On recording her album ‘Beast’
You’re releasing your debut album ‘Beast’ later this year. Is there a release date yet?
Probably around Summertime. We’re just finishing everything up now.
Is there a reason you’ve decided to call it ‘Beast’?
‘Beast’ is a track on the album. I also thought it was quite a strong word, because it can be interpreted in many ways. I like the fact that its just one word and straight to point. For me, ‘Beast’ also links to the artwork. Its very simple. I think when people see the album artwork and the title it will get them wondering what ‘Beast’ means. I can’t give away the artwork yet though.
You’ve recorded the album between Manchester and London. Is there a reason for this? Do you think either of these cities have influenced your sound?
The idea came from one of my managers, Phil Jones. He’s from Manchester. I also worked with Dave Fidler on some of the songs there. And Andy Hargreaves from I Am Kloot on drums, which was really great. His influence is definitely reflected in the album. The majority of the songs have been mixed and produced by Pete Hobbs from The Boy Least Likely To. He’s based in London. The inspiration has come more from the people I’m working with, rather than the cities themselves.
You launched your own label Sisterhood Records in 2019. Do you find this gives you more creative control?
Yeah definitely. Who would’ve thought we would be in a pandemic in 2019? It’s sort of been a blessing in disguise to have this record label. I have the freedom to put out whatever I want. I think it also looks more professional to put the music out under a name.
On touring with John Cooper Clarke
You’ve opened for John Cooper Clarke. How did you find this experience? Were there any memorable moments from this?
The whole experience was very surreal. The way I linked to him was through my university dissertation – on how 1970s punk has influenced modern day music. That was my excuse to do an interview with John Cooper Clarke. That’s also how I met my current manager, Phil Jones. I didn’t expect all that to take me to where I am today! Phil asked my sister, who was with me if I had any music online and he really took an interest.
From interviewing John Cooper Clarke to supporting him…I still can’t get my head around it! He was one of the first poets I came across. His poem ‘Psycle Sluts (Part Two)’ influenced one of my early singles ‘Bike Boy’. I keep having these full circle moments in my career which is really exciting. Supporting him alongside other poets like Claire Ferguson and sharing a stage with them has been surreal. A memorable moment would be meeting him backstage after the show. He remembered me and my sister from meeting him before!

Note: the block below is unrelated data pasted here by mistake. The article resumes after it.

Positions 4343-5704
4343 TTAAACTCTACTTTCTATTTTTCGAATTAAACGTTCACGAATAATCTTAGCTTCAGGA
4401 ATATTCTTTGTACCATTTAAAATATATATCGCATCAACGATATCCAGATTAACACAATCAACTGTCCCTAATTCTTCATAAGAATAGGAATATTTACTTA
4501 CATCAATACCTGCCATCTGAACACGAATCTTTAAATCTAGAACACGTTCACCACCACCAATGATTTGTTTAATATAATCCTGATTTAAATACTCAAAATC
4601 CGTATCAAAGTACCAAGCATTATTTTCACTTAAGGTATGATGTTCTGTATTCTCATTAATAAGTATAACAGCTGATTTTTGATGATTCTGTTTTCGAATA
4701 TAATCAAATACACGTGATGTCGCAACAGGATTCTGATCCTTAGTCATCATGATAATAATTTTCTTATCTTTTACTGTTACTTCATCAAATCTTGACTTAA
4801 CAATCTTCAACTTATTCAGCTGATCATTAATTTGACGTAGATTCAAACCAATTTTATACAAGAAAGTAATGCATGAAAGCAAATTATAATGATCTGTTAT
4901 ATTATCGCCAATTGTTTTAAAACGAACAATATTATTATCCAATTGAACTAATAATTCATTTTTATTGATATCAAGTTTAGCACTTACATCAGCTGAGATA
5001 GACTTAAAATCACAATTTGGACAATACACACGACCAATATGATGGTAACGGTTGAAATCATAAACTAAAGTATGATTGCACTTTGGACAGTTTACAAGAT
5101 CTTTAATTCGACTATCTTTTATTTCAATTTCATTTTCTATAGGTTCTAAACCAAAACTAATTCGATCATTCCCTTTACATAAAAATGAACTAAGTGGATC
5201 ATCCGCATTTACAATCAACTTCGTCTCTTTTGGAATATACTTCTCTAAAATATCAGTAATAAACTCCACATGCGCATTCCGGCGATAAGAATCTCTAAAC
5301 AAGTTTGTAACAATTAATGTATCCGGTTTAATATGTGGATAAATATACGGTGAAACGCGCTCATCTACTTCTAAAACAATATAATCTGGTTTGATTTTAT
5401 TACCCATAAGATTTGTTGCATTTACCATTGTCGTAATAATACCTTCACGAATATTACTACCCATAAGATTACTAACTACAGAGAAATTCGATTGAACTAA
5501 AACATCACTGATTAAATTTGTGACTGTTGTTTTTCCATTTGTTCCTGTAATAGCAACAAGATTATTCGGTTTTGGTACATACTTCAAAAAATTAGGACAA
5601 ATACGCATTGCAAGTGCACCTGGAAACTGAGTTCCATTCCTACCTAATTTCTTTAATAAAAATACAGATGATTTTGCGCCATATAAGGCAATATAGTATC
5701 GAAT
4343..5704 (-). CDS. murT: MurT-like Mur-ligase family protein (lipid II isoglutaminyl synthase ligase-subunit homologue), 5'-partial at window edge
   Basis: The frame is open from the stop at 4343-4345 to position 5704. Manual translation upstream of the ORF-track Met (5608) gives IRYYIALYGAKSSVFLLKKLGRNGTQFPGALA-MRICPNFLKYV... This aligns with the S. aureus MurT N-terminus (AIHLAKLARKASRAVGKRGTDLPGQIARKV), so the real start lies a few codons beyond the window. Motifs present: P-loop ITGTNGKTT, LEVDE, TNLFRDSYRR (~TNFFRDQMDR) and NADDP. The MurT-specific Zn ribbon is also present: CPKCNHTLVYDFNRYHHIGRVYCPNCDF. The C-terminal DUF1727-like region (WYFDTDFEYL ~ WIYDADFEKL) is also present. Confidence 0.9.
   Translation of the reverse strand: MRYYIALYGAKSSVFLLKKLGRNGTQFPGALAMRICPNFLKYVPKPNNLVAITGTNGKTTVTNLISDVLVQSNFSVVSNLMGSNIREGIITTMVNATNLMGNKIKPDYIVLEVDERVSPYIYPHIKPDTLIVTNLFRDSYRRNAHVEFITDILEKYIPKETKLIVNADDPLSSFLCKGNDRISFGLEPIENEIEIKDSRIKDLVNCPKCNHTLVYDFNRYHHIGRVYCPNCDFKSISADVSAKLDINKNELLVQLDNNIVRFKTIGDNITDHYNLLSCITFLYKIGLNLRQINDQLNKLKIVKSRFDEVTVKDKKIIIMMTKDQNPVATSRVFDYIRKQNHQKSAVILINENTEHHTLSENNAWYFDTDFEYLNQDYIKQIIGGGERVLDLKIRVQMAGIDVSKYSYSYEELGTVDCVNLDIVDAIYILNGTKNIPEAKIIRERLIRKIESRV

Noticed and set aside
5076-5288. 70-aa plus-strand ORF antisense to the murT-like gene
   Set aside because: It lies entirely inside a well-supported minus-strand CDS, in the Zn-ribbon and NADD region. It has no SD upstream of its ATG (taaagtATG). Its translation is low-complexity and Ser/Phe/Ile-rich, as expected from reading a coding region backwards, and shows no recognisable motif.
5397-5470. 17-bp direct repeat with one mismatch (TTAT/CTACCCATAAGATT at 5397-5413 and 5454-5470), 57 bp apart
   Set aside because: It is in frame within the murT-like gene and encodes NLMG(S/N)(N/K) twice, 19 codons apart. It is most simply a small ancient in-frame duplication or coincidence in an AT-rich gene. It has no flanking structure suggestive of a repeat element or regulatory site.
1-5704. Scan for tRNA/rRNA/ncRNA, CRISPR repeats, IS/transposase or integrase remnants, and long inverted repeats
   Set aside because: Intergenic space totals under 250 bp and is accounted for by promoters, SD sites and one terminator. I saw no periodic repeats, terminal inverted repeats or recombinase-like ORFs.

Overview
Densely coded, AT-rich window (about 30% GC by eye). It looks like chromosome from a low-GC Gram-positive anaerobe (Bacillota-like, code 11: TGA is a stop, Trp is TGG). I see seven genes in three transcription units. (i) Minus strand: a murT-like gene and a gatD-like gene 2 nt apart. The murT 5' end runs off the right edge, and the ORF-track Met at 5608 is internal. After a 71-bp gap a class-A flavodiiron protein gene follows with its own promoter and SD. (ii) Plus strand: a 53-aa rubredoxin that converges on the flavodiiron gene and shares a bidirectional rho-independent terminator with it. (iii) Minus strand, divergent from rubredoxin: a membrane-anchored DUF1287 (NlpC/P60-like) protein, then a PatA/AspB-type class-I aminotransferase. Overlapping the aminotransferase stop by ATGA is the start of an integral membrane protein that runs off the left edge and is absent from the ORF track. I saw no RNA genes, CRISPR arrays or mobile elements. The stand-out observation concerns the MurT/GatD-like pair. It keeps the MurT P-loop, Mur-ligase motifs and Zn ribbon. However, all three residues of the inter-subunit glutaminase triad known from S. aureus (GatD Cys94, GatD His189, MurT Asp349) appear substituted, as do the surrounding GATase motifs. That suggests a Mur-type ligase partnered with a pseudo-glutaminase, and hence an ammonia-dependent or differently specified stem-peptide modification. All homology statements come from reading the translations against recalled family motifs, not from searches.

How did you find the response from the audience? I imagine he has a very varied audience.
His audience ranges from teenagers to over-60s. It’s really good because it just goes to show how broad his work is. I was unsure at first, because people have come to see poetry. I wasn’t sure how people would take me opening on stage with loud guitars and drums. But a few people came up to me afterwards and said they really enjoyed it!
On plans for the future
You plan to tour the UK later this year. What are you most excited for about this?
Probably just the part of walking on stage. Having nerves beforehand. Although nerves aren’t really that great, it’s good to remember how you feel going on stage, and the moment after. The adrenaline you have. Once you finish the show, you feel like you’ve accomplished something. It’s a really good feeling, and you don’t experience it anywhere else except playing live. I’m really looking forward to being on stage. I feel like my music and voice have improved during the past year. I’m going to have a larger live band, because on the songs there’s a lot more instrumentation going on. Rather than just the basic drum and guitar. So there’s going to be a lot more freedom on stage.
Finally, if you could describe your sound in 3 words what would they be?
This probably makes no sense, but I will say: gothic, tribal, ritual.
Freya’s single ‘Siren’ is available to stream now on Spotify and her album ‘Beast’ will follow later this year.
Freya Beer Lives Dates 2021
Wednesday 10th November – The Lanes, Bristol
Friday 12th November – The Sunflower Lounge, Birmingham
Saturday 13th November – Jimmy’s, Liverpool
Tuesday 16th November – Paper Dress Vintage, London
Saturday 20th November – Headrow House, Leeds
Sunday 21st November – Night & Day Cafe, Manchester
Tuesday 23rd November – Bobiks, Newcastle
Wednesday 24th November – Hug & Pint, Glasgow
Thursday 25th November – Sneaky Pete’s, Edinburgh
Thursday 2nd December – Music Hall, Ramsgate
Friday 3rd December – Hope & Ruin, Brighton
Sunday 5th December – The 1865, Southampton